Fog and Fall Foliage

November 13, 2006

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Provided and copyright by: Rick Stankiewicz
Summary authors & editors: Rick Stankiewicz

One of the sure signs of fall, besides leaves changing color, are the steamy plumes rising above lakes, rivers or even moist land during the early morning. The "steam" is really a form of fog, for obvious reasons referred to as "steam fog" or “evaporation fog.” Relatively cold air and warm water are key ingredients for the formation of this type of fog -- most common in autumn. The above picture was taken in October of 2003, overlooking the Otonabee River, part of the Trent-Severn Waterway, south of Peterborough, Ontario. The fog was quite thick over the Otonabee River but didn't completely obscure the brilliant sugar maple trees composing the foreground and background.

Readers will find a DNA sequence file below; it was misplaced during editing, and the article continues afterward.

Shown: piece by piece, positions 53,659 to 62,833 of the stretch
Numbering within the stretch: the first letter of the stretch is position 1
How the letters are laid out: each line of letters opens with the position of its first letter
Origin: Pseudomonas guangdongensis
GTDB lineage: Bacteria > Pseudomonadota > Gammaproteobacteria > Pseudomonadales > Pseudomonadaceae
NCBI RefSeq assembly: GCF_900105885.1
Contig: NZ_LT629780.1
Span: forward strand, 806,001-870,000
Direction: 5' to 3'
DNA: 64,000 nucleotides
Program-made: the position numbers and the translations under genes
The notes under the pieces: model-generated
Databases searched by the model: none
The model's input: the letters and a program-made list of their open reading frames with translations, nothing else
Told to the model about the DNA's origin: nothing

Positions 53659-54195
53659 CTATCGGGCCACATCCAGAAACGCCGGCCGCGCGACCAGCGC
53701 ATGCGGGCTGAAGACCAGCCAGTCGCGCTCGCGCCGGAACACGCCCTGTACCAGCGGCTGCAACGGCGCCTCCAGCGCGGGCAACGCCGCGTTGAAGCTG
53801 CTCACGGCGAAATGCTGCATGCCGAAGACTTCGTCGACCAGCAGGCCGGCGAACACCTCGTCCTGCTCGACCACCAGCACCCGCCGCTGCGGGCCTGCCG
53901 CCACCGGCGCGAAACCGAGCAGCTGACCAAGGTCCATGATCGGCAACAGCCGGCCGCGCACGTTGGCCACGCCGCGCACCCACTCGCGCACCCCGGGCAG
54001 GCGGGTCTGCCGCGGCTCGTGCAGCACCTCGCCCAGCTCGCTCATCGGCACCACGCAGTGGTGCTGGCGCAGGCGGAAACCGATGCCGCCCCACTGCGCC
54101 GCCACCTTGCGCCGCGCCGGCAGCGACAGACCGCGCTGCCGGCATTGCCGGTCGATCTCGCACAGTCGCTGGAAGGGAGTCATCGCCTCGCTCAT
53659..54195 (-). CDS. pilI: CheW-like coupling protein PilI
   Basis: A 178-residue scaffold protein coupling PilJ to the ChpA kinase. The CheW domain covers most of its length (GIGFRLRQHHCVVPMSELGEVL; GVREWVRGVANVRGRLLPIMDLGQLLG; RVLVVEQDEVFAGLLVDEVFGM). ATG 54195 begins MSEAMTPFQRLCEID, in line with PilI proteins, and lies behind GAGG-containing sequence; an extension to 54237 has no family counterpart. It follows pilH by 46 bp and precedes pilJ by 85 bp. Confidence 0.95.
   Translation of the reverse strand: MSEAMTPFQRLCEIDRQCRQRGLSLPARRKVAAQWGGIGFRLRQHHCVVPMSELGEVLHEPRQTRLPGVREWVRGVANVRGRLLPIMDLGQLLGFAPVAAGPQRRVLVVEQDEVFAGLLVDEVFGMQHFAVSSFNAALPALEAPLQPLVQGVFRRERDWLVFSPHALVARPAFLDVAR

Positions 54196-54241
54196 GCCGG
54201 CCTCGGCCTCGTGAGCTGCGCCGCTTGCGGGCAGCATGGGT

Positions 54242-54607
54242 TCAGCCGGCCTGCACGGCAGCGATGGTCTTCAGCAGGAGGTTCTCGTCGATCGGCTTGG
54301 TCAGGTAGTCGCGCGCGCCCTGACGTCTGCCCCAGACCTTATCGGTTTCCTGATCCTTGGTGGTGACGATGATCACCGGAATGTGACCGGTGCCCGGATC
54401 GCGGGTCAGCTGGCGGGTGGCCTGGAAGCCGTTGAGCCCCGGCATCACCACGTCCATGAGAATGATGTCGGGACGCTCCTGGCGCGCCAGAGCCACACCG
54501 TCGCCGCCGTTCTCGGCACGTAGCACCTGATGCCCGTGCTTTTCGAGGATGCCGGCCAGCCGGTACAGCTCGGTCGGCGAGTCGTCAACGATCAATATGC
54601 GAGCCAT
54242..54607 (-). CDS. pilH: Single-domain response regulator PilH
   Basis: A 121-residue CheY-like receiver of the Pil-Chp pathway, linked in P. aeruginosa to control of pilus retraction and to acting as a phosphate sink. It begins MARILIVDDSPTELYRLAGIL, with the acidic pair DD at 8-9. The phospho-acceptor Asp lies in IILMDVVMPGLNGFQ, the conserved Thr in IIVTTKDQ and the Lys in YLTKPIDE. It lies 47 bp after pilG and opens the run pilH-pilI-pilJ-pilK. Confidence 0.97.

The Canada Geese above the hill top are winging their way south -- yet another sign of fall.

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